It is important to be aware that lots of products on the market claim that they are Wheat Free, however this does not mean that they are necessarily gluten free. Gluten is in most baked goods and pastas. At first, you might focus on the foods that you think you can’t eat anymore, like pasta or pizza or bread. But nowadays Its easy to buy great versions of each of those, while most of the larger stores offer free from products and gluten-free alternatives including chocolate, sour cream, Jaffa cakes, caramel shortbread, pancakes, cookies, muffins and Italian bread sticks, they are all yummy, trust me I have tried them all with great enthusiasm. The temptation is to go a bit mad and try eat everything, however these products may be gluten-free but they are not calorie free and in some cases have a greater calorie content than the regular alternative, something to keep in mind when choosing what to eat. Take your time trying out store bought first to get your palate used to the new taste of gluten free products before you venture into baking gluten-free, I have. I am hoping that my future gluten-free baking will make it easier and healthier to eat gluten-free and save some money too as gluten-free products can be a little pricier than the regular alternative.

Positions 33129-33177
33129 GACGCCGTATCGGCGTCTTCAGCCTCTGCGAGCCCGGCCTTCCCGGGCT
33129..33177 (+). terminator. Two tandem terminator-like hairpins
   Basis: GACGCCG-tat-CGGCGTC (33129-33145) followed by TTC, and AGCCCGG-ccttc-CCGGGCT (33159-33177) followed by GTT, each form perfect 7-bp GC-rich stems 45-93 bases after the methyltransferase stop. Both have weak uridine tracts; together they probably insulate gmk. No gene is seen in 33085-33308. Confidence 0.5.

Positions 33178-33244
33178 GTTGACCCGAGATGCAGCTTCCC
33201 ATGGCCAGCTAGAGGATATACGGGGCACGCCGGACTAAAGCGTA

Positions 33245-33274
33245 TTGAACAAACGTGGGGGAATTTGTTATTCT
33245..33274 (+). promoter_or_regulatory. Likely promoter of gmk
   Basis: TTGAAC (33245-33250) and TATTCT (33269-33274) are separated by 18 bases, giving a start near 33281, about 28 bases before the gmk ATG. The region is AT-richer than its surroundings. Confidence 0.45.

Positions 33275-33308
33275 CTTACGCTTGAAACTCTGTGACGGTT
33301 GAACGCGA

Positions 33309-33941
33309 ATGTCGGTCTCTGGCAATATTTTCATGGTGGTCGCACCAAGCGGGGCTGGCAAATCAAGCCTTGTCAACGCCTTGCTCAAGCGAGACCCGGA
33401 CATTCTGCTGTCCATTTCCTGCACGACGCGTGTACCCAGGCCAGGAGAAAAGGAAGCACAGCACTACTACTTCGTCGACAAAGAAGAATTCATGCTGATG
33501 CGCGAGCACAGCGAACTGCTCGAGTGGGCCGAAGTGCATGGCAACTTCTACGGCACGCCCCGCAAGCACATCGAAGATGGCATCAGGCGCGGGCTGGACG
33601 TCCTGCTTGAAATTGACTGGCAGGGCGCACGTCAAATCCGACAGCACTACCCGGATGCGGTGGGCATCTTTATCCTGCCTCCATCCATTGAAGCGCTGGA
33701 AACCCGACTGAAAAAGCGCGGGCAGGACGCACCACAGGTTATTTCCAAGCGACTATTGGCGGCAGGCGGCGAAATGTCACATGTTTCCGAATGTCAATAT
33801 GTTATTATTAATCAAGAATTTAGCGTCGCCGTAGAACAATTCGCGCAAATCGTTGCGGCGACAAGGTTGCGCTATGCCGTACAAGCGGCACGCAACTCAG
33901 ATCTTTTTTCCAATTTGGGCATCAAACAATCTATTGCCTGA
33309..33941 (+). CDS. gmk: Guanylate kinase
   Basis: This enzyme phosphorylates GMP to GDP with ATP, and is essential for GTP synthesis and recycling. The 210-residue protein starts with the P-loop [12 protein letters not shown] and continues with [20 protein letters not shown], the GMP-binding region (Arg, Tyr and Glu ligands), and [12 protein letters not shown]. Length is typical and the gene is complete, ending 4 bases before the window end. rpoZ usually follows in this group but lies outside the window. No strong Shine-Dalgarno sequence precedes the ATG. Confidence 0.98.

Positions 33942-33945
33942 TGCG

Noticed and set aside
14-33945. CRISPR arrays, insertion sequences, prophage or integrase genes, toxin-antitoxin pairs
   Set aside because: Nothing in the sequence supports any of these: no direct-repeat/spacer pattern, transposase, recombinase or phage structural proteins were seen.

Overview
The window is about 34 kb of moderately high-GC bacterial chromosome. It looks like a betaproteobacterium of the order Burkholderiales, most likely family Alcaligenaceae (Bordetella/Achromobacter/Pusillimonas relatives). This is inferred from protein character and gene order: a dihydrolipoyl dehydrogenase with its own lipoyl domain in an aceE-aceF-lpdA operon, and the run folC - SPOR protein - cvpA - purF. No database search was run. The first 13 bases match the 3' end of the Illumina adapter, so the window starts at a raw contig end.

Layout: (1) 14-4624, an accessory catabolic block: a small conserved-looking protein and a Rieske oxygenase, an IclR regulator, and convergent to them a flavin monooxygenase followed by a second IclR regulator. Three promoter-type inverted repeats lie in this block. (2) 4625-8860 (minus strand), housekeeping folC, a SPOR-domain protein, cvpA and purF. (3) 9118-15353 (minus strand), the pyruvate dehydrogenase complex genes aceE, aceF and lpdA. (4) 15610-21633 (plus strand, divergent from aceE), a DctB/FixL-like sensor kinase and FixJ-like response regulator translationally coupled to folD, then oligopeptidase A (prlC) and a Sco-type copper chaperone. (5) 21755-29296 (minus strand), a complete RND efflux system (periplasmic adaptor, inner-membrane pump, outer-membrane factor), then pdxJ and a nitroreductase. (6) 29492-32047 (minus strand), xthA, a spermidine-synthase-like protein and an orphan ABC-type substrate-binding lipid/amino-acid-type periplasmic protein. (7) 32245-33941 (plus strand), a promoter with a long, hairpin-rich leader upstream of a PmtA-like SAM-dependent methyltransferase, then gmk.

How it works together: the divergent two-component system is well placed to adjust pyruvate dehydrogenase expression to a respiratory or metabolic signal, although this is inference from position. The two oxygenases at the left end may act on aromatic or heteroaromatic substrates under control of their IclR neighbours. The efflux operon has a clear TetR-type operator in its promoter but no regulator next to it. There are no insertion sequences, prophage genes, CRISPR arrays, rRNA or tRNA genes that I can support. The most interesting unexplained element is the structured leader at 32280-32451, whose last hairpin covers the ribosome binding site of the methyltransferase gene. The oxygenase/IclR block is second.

The first few weeks were the hardest, delving into the unknown. I knew I had to focus on whole naturally gluten-free foods but I had no idea where to start. I began my journey by researching on the internet and reading some really good blogs dedicated to gluten-free living I felt well informed to take a trip to the supermarket not knowing what I would find. I spent a good 3 hours wandering around and read the back of every packet I wished to purchase discovering what I could eat. I also found out that a lot of the things that I ate on a regular basis were naturally gluten-free already. Which gave me some comfort. Fresh seasonal fruit and veggies are naturally gluten-free, which is great for me as I would live on veggies. Fresh Organic grass fed beef is rich in Omega 3. Chicken, eggs and fish are all naturally gluten-free. Be careful when it comes to added broths, seasoning’s and marinades. For starches Potatoes, sweet potatoes and Grains – plain whole grain rice and Italian Arborio rice are all gluten-free. Be careful when buying anything processed, always read the label as sometimes par-cooked, instant or flavoured rice can contain wheat in some form, usually in the seasoning. Quinoa cooks quickly and is a complete protein. Rolls of cooked polenta are a convenient base for family style Italian cooking.